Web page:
What now for energy providers?
What happens when price and renewable options become a hygiene factor? How will energy suppliers differentiate their services?
We are finally starting to switch
Up until 2012, 98% of energy was provided by 'The Big 6'. But switching is on the rise as these suppliers continue to rank in the bottom 10 for customer satisfaction after failing to shake their reputation for putting profit before customers.
According to Ofgem about 57% of people with the largest suppliers - 13 million customers - are STILL on a standard variable tariff paying about £290 pounds per year more than the cheapest deal on the market.
Switching increased by 15% in 2017 - equivalent to 5.5 million customers. 1 in 5 of these people went independent. With providers like Octopus and Bulb proving you don’t need scale to compete on price, people are for switching for lower price, differentiated products including renewable energy deals and better digital first customer service.
On average about 50% of us are happy with our current energy provider, but when we switch more than 90% of us are satisfied with the service. And satisfied, engaged customers spend more. In fact, each engaged household can add an incremental €15–€40 annually to an energy retailer’s bottom line.
Competition is increasing with more than 60 suppliers operating in the UK energy market. Many people we spoke to also said they would be interested in buying energy from companies such as broadband providers like BT, supermarkets such as Tesco and TV subscription services like Sky. Almost one fifth of people (18%) said they would be interested in buying it from a music streaming service such as Spotify
Now competition is growing, price and renewables are no longer a differentiator and switching takes less than 10 minutes, the pressure is on the big energy suppliers to design new services that will deliver value to their customers or risk becoming irrelevant.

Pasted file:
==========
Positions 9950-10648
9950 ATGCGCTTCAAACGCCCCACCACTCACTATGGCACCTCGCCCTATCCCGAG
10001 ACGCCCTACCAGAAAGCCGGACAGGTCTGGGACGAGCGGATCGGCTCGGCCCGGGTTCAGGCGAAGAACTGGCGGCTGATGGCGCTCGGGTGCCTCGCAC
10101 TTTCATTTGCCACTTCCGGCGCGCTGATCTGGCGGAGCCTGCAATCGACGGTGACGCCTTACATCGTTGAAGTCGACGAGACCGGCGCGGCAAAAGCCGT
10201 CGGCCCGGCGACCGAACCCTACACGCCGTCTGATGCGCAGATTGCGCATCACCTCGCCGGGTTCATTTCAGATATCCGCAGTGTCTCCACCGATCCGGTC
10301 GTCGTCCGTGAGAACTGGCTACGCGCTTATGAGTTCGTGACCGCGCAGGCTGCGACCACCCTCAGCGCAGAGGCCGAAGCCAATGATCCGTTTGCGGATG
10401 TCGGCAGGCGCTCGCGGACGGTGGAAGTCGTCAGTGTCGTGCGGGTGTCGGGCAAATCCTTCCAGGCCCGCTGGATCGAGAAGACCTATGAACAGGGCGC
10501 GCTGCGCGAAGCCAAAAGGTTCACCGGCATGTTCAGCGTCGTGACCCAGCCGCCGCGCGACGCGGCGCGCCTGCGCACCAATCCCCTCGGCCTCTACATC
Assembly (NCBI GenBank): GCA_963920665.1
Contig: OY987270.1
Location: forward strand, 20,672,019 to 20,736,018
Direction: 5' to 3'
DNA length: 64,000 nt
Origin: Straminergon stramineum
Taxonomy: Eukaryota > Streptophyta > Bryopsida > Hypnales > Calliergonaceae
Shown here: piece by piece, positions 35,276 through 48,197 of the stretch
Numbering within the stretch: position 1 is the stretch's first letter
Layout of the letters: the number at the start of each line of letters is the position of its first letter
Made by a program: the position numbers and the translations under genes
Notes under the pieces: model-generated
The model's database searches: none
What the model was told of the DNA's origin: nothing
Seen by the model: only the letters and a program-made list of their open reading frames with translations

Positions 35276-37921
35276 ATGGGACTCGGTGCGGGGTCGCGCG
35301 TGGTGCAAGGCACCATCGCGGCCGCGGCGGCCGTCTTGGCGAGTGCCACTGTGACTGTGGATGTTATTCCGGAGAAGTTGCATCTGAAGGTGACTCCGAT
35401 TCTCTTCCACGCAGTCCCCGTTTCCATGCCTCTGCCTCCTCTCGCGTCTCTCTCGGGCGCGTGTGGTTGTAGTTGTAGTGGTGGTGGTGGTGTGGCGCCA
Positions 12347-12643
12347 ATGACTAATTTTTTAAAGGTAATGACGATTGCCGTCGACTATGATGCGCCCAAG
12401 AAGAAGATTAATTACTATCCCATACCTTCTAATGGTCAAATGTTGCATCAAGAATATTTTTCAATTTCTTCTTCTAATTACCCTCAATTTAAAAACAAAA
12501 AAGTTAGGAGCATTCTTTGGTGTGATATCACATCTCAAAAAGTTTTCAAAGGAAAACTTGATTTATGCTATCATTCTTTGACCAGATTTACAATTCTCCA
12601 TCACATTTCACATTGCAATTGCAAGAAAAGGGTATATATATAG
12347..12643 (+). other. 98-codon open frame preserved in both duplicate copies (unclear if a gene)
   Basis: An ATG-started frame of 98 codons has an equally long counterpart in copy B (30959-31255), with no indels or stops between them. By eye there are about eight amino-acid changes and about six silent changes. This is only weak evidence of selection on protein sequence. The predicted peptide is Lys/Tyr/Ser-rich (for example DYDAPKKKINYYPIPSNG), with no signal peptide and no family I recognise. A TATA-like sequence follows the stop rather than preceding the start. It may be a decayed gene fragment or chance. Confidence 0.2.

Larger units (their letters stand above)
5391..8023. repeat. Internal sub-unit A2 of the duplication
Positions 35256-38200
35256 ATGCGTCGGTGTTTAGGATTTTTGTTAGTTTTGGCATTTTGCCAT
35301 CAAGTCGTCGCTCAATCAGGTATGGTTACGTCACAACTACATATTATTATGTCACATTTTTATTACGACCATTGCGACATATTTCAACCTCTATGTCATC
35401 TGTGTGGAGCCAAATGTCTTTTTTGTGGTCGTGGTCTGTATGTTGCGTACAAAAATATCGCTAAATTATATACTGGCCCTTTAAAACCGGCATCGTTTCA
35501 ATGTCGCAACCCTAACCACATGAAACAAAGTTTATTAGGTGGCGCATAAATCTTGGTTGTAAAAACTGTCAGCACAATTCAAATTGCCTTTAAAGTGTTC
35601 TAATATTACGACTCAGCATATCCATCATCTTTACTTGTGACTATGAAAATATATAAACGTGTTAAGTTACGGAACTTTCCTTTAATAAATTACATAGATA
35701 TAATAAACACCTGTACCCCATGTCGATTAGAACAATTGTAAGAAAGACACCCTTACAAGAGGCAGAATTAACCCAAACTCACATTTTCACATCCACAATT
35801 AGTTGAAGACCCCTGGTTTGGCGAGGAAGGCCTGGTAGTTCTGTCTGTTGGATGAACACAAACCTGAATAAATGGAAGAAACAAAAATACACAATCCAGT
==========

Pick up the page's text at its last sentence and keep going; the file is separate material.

Principles for a new energy service
In a world where price and renewable options are hygiene factors. Where switching is easy and frequent, and customisable services with peer to peer options become the norm a new kind of service is required.
We've developed three key principles to guide what a new kind of energy service could look like in this context:
1. Let me create my own service
Use digital to give me the tools I need to design my own service (hyper personalisation)
Expectations have changed. Digital allows for customers to say what they want and when they want it and the tools to ability to create their own service that works for them. So suppliers will need a fluid product & service catalogue and an agile business to support customers in creating their own service from a suite of options.
2. Let me engage with you on my own terms
Data driven interactions break assumptions about how I want to engage with a service
Customers don’t want suppliers to assume they know what's important to them, or how they like to be communicated to, especially based on tired demographic segmentation. They want to enter into an arrangement (sometimes set and forget) on their own terms. They want you to ask and take actions based on real data about their real motivations and actions.
3. Help me solve my 99 actual problems
Solving the actual problems in my life is an easy way to get my attention and get to know me better
It's noisy out there. And some people just don’t care. Customers want all round services that fit into and improve their current lifestyle eg. help them with their end-to-end utility management experience.
Kin is a great example of how to allow customers to start to design their own service and to get to know more about how they want to be engaged with.
While Kitty is the perfect example of how energy suppliers can solve a problem related to house sharing as a way of meaningfully and usefully entering the lives of these customers.
What might an new energy service designed in line with these principles look like?